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“Bite-Size Bits of Local, National, and Global History”
Kansas City in Jackson County, Missouri — The American Midwest (Upper Plains)
 

The French and the Santa Fe Trail

 
 
The French and the Santa Fe Trail Marker image. Click for full size.
By Thomas Onions, July 12, 2009
1. The French and the Santa Fe Trail Marker
Inscription. The Santa Fe Trail extended nearly 1,000 miles overall from the Missouri River ports Southwest to Taos and Santa Fe. The first exploration and trading on the direct overland trail was conducted by the colonial French. The 1680 pueblo revolt in New Mexico cut off Spanish trade with the Southwestern Indians, and French traders were quick to fill the void. The Illinois French were then pushing up the Missouri River and far to the West, looking for gold and silver - and beaver for hats for Louis XIV's Court at Versailles. The Spanish Hidalgos reported with alarm in the 1690's that many French were "coming across the plains" to the centuries-old Taos Fair.

Etienne Veniard, Sieur de Bourgmont, surveyed the lower Missouri for Louis XIV in 1713, and set out overland from Kawsmouth to Santa Fe for the Regent, the Duc d'Orleans, and the Company of the Indies a decade later. Sickness and cold weather turned him back. He recovered in time to return and hold an immense pow-wow with the Comanches and others in the vicinity of Ellsworth, Kansas, gave them extravagant gifts, and obtained a treaty which opened the Santa Fe Trail to the French.

The direct overland prairie journey from Kawsmouth was a well-known French route to Taos and Santa Fe, used not only by Bourgmont, but also by many French military, priests and robust coureurs-de-bois
The French and the Santa Fe Trail Marker image. Click for full size.
By Thomas Onions, July 18, 2009
2. The French and the Santa Fe Trail Marker
Reverse of the marker with the text in French
like James Michener's "Pasquinal." The early French also took the Missouri-Platte-South Platte river voyage, and thence by land to Santa Fe. Well documented expeditions took this route in 1739, 1749, and 1752; the 1752 expedition leader accurately predicting that "caravans of horses" would soon carry "goods and clothing" directly overland to Santa Fe from Kawsmouth.

The Spanish at Santa Fe in 1795 sent a Frenchman, Pedro (Pierre) Vial, to reopen direct overland trade with the Missouri River communities. Sacajawae's son, "Bap" Charbonneau, part French and an 1823 resident of "Chez les Canses" (the early French name for Kansas City), later worked for the famous Santa Fe Trail traders, Bent & St. Vrain.
 
Erected by Chouteau Society.
 
Marker series. This marker is included in the Santa Fe Trail marker series.
 
Location. 39° 3.162′ N, 94° 35.494′ W. Marker is in Kansas City, Missouri, in Jackson County. Marker is at the intersection of Westport Road and Pennsylvania Avenue on Westport Road. Click for map. Marker is in this post office area: Kansas City MO 64111, United States of America.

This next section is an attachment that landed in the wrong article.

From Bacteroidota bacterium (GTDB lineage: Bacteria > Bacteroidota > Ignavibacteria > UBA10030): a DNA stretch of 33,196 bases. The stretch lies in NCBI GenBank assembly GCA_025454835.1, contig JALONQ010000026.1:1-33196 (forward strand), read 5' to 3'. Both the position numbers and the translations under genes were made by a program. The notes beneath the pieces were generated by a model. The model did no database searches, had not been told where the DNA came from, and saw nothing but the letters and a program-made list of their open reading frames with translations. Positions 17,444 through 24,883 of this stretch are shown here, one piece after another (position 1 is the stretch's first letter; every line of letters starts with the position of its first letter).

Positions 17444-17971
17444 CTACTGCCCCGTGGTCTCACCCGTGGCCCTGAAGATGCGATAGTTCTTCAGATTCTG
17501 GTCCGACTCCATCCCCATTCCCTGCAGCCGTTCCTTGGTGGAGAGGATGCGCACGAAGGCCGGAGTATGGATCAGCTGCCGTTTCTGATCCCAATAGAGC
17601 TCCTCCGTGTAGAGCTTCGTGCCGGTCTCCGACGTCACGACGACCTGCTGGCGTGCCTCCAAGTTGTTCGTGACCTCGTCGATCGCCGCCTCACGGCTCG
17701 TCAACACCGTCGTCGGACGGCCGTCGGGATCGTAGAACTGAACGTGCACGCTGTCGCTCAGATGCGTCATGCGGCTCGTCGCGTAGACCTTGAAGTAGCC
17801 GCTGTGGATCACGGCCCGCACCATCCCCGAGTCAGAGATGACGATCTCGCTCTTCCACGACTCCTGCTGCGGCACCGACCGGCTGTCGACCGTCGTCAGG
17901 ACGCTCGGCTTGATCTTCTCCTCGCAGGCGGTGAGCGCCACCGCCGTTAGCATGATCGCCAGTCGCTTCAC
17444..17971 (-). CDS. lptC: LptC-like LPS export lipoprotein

Other nearby markers. At least 8 other markers are within walking distance of this marker. McCoy's Trading Post (here, next to this marker); The Albert G. Boone Store
The French and the Santa Fe Trail Marker image. Click for full size.
By Thomas Onions, July 12, 2009
3. The French and the Santa Fe Trail Marker
Area shot of the marker - Kelly's Westport Inn can be see in the distance.
(within shouting distance of this marker); Original Site of Harris House (within shouting distance of this marker); Action Before Westport (within shouting distance of this marker); Three Trails West (about 400 feet away, measured in a direct line); Alexander Majors (about 400 feet away); John Calvin McCoy (about 400 feet away); James Bridger (about 400 feet away). Click for a list of all markers in Kansas City.
 
More about this marker. This marker is in a small pocket park just to the southwest of intersection of Westport Road and Pennsylvania Avenue. Westport is a major entertainment area and parking is at a premium on Friday and Saturday nights. As of July 27, 2015, a building is being erected on the site where the marker once stood. It is not certain where the marker will be placed once construction is finished.
 
Also see . . .
1. Santa Fe National Historical Trail. Take a journey between western Missouri and Santa Fe on the Santa Fe National Historic Trail. (Submitted on July 25, 2009, by Thomas Onions of Olathe, Kansas.)
View from Quality Hill image. Click for full size.
By Thomas Onions, September 4, 2009
4. View from Quality Hill
Photo of Kawsmouth and the "French" or West Bottoms taken from Quality Hill. The "Kaw" or Kansas River empties into the Missouri in the center of this photo.
 

2. Chouteau Society. This is the link to the group that furnished the marker. (Submitted on July 25, 2009, by Thomas Onions of Olathe, Kansas.) 

3. Legends of America. History, Information, Maps, etc., of the Santa Fe Trail. (Submitted on July 25, 2009, by Thomas Onions of Olathe, Kansas.) 

4. “With Each Turn of the Wheel”. KMNE – Channel 5 production. This video is almost an hour, so allow time. (Submitted on July 25, 2009, by Thomas Onions of Olathe, Kansas.) 

5. Westport Historical Society. Link to the history of the area that is Westport. (Submitted on July 25, 2009, by Thomas Onions of Olathe, Kansas.) 
 
Additional keywords. Santa Fe Trail
 
Categories. Native AmericansSettlements & Settlers
 
 
Credits. This page originally submitted on , by Thomas Onions of Olathe, Kansas. This page has been viewed 2,183 times since then and 32 times this year. Last updated on , by Michael W. Kruse of Kansas City, Missouri. Photos:   1, 2, 3. submitted on , by Thomas Onions of Olathe, Kansas.   4. submitted on , by Thomas Onions of Olathe, Kansas. • Bill Pfingsten was the editor who published this page. This page was last revised on June 16, 2016.
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